"...Schools across the nation are slowly adopting them as well, despite the Northside district quietly deciding last month to discontinue RFID chips on the grounds that they were ineffective."
Begs the questions as to whether they will re-instate the program when the efficiencies are achieved and boot the student back out again.
"An American family has claimed their son committed suicide because of a viral video taken of him in a school bathroom. According to ABC 10 News in San Diego Matthew's friends told his parents a classmate had peered over a bathroom stall and recorded Matthew while he was at school. The friends said the classmate posted the video, allegedly of Matthew masturbating, on social networking sites Snapchat and Vine."
"...Student learning outcomes: Glass can be used in situations where it is difficult to observe student behavior. For example, problem based learning and active learning (flipped) classrooms often require students to work in teams. Given the number of teams working simultaneously in large classroom settings it is difficult to observe each one long enough to see the arc of their interaction. Students working in groups can wear and use Glass to record what has been going on for self-evaluation and instructor review. In another example, students can use Glass to do field work that is later shared with the class for dissection, discussion, and shared learning."
NSW Premier Barry O'Farrell has backed the right of schools to use fingerprint scanners to track whether kids are skipping class.
"Several public schools are using hi-tech scanners to record when students enter and leave school across the state.
"I think that's a good thing because it reflects our policy of 'local schools, local decisions', which enables schools to make decisions that meet the needs of their communities," Mr O'Farrell told reporters.
Asked whether he had any privacy concerns, the premier said the decision to use the technology was ultimately a matter for individual schools.
"If school communities want to make decisions, whether about the opening hours of schools or whether about these sorts of issues, I'm happy to back them," Mr O'Farrell said.
Civil Liberties Australia have concerns over fingerprint scanning students.
"We support proper use of new technology, but this development has inherent dangers which should be evaluated by schools, their governing bodies and parents," Civil Liberties Australia CEO Bill Rowlings said.
"Schools and education authorities must put robust rules in place for how technology is used and administered, and the data safeguarded.
"A scan on arrival just tells you who passed through the school gates on the way in.
"The only way to ensure a child is at school all day is to fingerprint the student every half hour.
"So pretty soon children will be scanned into every classroom, every separate facility within the school grounds.
"If that is done, suddenly schools will become mini-surveillance states.""
Read about the one million students biometric-fied in the UK here. An estimated 31 per cent of schools did not consult parents before using the biometric technology.
"...I definitely see a revolution in how some people will work..."
Here are the ten core questions I asked of Mark today:
1. Mark, I have you down in my G+ circles as a colleague. I note you have 290 followers. How have you managed to keep such a quiet profile amidst your incredible achievements?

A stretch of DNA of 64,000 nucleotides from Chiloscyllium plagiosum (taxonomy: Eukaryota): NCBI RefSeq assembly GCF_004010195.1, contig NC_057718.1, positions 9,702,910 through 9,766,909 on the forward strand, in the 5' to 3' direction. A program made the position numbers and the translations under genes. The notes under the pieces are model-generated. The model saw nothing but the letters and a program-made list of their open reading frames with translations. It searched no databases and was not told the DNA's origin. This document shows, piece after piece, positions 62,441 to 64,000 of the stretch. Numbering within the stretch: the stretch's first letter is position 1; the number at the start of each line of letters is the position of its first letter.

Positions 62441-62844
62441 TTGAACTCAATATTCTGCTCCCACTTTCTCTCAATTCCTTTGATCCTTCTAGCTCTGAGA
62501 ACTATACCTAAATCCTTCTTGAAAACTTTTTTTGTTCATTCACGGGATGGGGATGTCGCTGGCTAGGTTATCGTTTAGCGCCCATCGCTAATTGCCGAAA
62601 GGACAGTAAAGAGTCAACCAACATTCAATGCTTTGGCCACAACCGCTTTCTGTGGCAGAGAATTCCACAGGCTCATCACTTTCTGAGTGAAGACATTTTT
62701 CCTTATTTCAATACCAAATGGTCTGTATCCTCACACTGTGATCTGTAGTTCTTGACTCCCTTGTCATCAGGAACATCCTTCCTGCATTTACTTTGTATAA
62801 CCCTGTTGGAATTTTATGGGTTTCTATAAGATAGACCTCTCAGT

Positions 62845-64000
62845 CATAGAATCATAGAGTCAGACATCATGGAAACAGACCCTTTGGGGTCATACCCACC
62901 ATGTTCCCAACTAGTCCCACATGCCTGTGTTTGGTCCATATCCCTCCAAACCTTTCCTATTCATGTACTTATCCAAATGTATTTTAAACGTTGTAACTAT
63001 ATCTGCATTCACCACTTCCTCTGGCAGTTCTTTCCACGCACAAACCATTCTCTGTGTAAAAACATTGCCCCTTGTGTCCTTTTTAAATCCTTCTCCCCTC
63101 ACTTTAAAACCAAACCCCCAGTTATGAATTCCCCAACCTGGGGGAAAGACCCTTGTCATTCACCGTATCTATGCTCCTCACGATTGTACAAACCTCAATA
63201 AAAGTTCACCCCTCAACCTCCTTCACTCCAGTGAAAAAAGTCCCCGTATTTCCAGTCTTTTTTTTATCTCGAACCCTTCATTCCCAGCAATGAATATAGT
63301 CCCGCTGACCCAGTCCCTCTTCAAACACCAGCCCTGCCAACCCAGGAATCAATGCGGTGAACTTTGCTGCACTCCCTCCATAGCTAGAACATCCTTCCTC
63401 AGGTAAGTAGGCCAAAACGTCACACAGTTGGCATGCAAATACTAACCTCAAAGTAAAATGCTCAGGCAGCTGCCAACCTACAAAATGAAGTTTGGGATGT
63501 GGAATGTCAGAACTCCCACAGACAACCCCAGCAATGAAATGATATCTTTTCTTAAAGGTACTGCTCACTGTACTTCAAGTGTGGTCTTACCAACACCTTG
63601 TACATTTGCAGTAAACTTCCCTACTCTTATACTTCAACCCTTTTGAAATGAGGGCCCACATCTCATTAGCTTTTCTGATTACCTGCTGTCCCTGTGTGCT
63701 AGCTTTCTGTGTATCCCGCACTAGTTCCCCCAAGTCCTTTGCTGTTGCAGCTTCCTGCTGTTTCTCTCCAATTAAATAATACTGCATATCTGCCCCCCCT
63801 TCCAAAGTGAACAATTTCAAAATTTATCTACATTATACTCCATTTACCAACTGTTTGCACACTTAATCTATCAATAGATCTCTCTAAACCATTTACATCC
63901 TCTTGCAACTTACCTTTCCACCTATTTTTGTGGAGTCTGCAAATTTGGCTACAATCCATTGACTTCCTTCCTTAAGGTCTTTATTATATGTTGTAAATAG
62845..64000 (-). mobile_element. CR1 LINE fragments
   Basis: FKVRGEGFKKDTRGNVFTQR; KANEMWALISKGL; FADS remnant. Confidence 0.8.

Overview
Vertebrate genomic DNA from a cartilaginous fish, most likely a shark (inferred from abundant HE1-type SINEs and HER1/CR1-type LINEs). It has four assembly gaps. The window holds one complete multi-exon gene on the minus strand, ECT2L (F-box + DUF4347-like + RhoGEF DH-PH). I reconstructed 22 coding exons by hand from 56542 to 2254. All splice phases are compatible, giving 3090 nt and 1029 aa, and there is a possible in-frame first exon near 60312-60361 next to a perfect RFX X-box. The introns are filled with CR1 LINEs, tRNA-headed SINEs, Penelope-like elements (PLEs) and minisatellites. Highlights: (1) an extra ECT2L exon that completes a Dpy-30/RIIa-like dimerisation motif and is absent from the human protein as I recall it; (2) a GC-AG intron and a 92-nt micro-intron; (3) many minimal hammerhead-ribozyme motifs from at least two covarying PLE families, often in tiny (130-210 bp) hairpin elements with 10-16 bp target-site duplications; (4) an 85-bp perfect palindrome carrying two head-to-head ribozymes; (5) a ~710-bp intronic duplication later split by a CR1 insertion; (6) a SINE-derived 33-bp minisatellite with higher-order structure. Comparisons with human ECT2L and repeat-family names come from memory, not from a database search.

2. You claim not to be a #glassexplorer or at least not part of that online community. What do you call your developments then with #glass or at least with the wider sub-sets of alternative providers?
3. I met with you at ISMAR13 in Adelaide, South Australia. Shortly after that event another occurred in the same university with Professor Andrew Goldsmith, Cybercrimes. What do you see as the nexus between augmented reality (AR) and that of unmanned aerial systems? (UAS)
4. Christchurch is a lovely part of the world. Given you've just returned from Israel what do you consider to be the hotbeds of technology development in the world at present?
5. What does the term privacy mean to you?
6. In a world of big data, open data and the ripples still subsiding from the NSA and Snowden case what do you see as the greatest challenge for those who choose to route their quantified selves through servers in other countries (the cloud)? Is wearable technology responsible in some way for a shift in humanity?
7. The #glassroom - tell us who takes your C22: The Glass Class: Designing Wearable Interfaces and why ?
8. I take it your familiar with +Thad Starner - it appears 'empathetic' appears in both of your current discourses - can you tell us more about what you mean by using augmented reality to create empathetic experiences?
9. Is artificial intelligence (AI) set to leapfrog wearables as the revolution or do we have to wait and see #glass sweep across Australasia first?
10. Will #glass cause revolt, upturn apple-carts, challenge stereotypes, ubiquitously slip amongst the tools of the K-2 educator? What the key challenges that we face as humanity with #glass or is this set to be a US based phenomena only?
"...On a chilly morning in early January, I joined a hundred students in a lecture hall on the Georgia Tech campus for a class called Mobile and Ubiquitous Computing. The professor, Thad Starner, looked up at his audience of aspiring programmers, industrial designers, roboticists, and user-interface specialists. He is forty-four, with a boyish face and sideburns that yearn for the 1990s. He wore, as he often does, a black T-shirt and black jeans. “In this class we’re going to talk about four main things,” he said. “Privacy, power and heat, networking on- and off-body, and interface. Every time you make any decision on any four of these dimensions, it’s going to affect the others. It’s always a balancing act.”